Tobacco Cessation Programs Topeka KS

This page provides useful content and local businesses that can help with your search for Tobacco Cessation Programs. You will find helpful, informative articles about Tobacco Cessation Programs, including "Tobacco Cessation". You will also find local businesses that provide the products or services that you are looking for. Please scroll down to find the local resources in Topeka, KS that will answer all of your questions about Tobacco Cessation Programs.

Stormont Vail West Substance Abuse
(785) 270-4600
3707 SW 6th Street
Topeka, KS
Educational Opportunities Unltd LLC
(785) 228-9800
3601 SW 29th Street
Topeka, KS
Sims/Kemper Clinical Counseling
(785) 233-0666
1701 SW Medford Avenue
Topeka, KS
Valeo Recovery Center Topeka
(785) 233-1730x3255
330 SW Oakley Street
Topeka, KS
New Dawn Wellness and Recovery Center
(785) 266-0202
4015 SW 21st Street
Topeka, KS
Health and Assistance in Topeka
(785) 266-8666
2209 SW 29th St
Topeka, KS
Rehab Treatment Center in Topeka
(785) 233-5885
1324 SW Western Ave
Topeka, KS
Assessment for Direction LLC
(785) 246-6128
1601 SW 37th Street
Topeka, KS
Eisenbarth and Associates Topeka
(785) 234-4231
514 Washburn Avenue
Topeka, KS
Alcala Counseling Services
(785) 783-7691
1243 SW Topeka Boulevard
Topeka, KS

Tobacco Cessation

A Patient's Guide to Tobacco Cessation


Congratulations! If you are reading this Patient's Guide to Tobacco Cessation, you have taken the first step toward helping yourself (or perhaps a loved one) forge a new path toward health and renewal.

It will come as no surprise to you that tobacco use remains the underlying cause of disease, illness, and even death for many, many people. But did you know that tobacco use is linked with twice as many deaths each year in the United States as AIDS, alcohol and other drug abuse, car accidents, fires, and suicides all combined together.

You will notice the term “tobacco cessation” rather than “smoking cessation.” That's because many people don't smoke, they chew tobacco. This type of tobacco is referred to as spit tobacco, smokeless tobacco, or chewing tobacco. And smoking doesn't just refer to cigarette smokers but also to pipe and cigar smokers.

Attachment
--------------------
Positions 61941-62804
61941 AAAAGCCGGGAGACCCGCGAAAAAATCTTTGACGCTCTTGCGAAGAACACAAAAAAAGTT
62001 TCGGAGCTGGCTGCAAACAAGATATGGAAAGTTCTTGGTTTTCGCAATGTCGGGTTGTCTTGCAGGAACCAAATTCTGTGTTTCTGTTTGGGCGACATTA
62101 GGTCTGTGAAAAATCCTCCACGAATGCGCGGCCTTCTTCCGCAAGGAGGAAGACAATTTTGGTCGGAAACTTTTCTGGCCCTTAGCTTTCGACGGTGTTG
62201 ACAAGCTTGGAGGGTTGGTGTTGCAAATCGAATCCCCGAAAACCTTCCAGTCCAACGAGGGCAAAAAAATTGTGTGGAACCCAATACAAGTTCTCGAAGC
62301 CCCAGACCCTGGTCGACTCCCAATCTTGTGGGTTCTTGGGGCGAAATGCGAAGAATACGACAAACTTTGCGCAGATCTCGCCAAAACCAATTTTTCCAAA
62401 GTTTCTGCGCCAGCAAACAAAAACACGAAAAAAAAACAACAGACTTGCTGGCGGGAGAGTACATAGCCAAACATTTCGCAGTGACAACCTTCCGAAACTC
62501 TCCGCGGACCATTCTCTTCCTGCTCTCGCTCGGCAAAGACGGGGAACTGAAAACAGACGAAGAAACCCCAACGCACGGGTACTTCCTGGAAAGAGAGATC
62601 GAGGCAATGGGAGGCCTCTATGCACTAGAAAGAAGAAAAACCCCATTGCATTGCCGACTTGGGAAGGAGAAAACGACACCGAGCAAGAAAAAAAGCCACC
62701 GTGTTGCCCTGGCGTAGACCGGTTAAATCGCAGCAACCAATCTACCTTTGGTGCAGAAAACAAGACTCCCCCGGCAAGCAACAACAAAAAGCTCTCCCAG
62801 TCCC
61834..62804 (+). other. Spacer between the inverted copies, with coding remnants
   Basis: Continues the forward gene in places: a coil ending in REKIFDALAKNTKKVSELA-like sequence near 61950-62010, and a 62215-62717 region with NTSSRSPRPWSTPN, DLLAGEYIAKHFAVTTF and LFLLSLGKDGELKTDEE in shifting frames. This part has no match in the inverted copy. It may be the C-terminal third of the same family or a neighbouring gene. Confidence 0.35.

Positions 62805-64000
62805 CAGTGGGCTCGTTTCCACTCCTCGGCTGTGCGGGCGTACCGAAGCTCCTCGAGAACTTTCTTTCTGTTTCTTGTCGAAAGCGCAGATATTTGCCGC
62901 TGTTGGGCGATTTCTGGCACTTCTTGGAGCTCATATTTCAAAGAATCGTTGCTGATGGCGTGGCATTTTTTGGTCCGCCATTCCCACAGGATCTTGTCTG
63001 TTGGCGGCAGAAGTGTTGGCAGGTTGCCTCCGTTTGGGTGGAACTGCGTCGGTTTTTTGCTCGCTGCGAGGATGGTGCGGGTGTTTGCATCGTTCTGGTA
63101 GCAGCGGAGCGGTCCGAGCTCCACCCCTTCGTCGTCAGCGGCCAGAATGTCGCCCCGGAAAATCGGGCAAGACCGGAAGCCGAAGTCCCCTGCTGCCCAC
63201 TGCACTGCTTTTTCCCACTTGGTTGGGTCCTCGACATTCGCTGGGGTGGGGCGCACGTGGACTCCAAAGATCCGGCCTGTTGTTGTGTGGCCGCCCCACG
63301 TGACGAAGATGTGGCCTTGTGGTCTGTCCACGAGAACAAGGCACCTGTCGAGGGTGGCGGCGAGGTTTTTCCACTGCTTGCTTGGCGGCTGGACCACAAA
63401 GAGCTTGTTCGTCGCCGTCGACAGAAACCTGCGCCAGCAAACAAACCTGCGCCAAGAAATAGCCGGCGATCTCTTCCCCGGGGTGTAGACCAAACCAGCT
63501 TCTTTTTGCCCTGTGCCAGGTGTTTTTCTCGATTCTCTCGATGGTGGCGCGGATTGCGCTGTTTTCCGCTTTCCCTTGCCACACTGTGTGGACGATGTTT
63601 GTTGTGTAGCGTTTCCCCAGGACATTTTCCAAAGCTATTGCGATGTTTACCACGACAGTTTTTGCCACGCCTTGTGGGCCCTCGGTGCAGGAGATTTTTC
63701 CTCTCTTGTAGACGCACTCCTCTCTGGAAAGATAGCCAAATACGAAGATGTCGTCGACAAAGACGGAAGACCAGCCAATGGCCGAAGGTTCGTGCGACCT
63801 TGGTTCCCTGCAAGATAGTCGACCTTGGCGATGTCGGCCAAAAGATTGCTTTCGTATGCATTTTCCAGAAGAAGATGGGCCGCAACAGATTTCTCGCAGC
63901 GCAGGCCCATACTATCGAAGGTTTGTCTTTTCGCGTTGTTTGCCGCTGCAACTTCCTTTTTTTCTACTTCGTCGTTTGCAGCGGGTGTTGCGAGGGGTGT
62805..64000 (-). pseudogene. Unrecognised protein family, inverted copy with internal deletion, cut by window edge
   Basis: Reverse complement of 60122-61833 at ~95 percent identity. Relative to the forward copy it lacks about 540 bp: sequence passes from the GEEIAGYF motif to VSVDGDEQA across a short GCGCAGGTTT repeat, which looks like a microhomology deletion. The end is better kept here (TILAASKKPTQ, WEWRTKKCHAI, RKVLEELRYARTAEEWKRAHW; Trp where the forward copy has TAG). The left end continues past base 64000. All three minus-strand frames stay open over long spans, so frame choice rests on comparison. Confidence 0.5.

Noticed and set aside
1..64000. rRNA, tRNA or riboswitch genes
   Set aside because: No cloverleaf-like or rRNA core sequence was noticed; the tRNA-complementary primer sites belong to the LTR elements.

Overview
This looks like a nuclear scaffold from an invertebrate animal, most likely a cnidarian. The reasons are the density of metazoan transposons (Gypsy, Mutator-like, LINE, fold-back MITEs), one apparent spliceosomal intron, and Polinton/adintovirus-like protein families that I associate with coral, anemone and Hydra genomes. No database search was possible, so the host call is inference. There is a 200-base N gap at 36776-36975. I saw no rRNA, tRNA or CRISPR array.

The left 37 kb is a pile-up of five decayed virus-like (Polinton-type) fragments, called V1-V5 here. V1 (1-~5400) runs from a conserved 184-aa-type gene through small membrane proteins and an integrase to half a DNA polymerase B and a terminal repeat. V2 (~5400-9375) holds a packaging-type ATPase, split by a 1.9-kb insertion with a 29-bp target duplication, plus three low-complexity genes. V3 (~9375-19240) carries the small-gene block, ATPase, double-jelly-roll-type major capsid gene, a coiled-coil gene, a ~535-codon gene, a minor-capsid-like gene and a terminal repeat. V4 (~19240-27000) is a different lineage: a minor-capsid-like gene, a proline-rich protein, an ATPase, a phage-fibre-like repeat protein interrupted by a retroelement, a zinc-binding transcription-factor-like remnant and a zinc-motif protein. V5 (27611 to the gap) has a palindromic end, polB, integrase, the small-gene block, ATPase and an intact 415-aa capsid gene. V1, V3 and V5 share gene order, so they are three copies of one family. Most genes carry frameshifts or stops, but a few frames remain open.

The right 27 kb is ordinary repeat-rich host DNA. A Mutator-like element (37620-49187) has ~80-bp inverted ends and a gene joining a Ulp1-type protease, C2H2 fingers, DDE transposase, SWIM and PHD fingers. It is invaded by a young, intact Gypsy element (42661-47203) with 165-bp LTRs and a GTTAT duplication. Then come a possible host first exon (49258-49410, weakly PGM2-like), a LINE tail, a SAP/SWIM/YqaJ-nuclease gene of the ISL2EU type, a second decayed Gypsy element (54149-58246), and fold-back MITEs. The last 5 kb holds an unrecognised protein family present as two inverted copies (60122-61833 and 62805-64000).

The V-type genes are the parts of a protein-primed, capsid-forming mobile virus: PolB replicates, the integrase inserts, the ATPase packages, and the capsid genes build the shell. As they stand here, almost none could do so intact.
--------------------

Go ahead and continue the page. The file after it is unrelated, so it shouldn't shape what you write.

This guide will help you understand

  • why you should stop smoking or using tobacco products
  • why it is so hard to stop smoking or using tobacco products
  • what treatment options are available

Why should I stop smoking (or using tobacco)?

Smoking and the use of tobacco products are associated with a number of chronic diseases, including chronic pulmonary diseases (COPD), cataracts, and cardiovascular conditions (e.g., high blood pressure, heart disease, stroke).

Tobacco use increases the risk of lung cancer and is the single most preventable cause of cancer death. Tobacco use is also linked with cancer in many other parts of the body (e.g., head, neck, throat, bladder, cervix, kidney, pancreas, stomach).

Smoking in particular harms nearly every organ of the body, damaging the smoker's overall health even when it does not cause a specific illness. The 4000 chemical compounds in cigarette smoke make the heart beat faster and harder, narrow blood vessels, and increase blood pressure. Smokers are at an increased risk of developing diabetes, heart disease, major depression, and suicide and other problem behaviors.

For those who smoke, quitting smoking affects not only your health but also the health of those around you. The adverse effects of second-hand (passive) smoke (also known as environmental tobacco smoke or ETS) have been clearly shown in many studies.

The Surgeon General has concluded that exposure to passive smoke increases the risk of sudden infant death syndrome (SIDS), respiratory infections, ear problems, asthma, heart disease, and lung cancer in children and other family members who do not smoke but who are exposed to it on a daily basis. Exposure to second-hand smoke is also an occupational hazard in individuals working in bars, restaurants, or other places that are not smoke-free.

But the good news is that individuals who start smoking early in life (i.e., during their teen years and early 20s) but who quit before middle-age can avoid much of the risk of tobacco-related diseases and death. A...

Click here to read the rest of this article from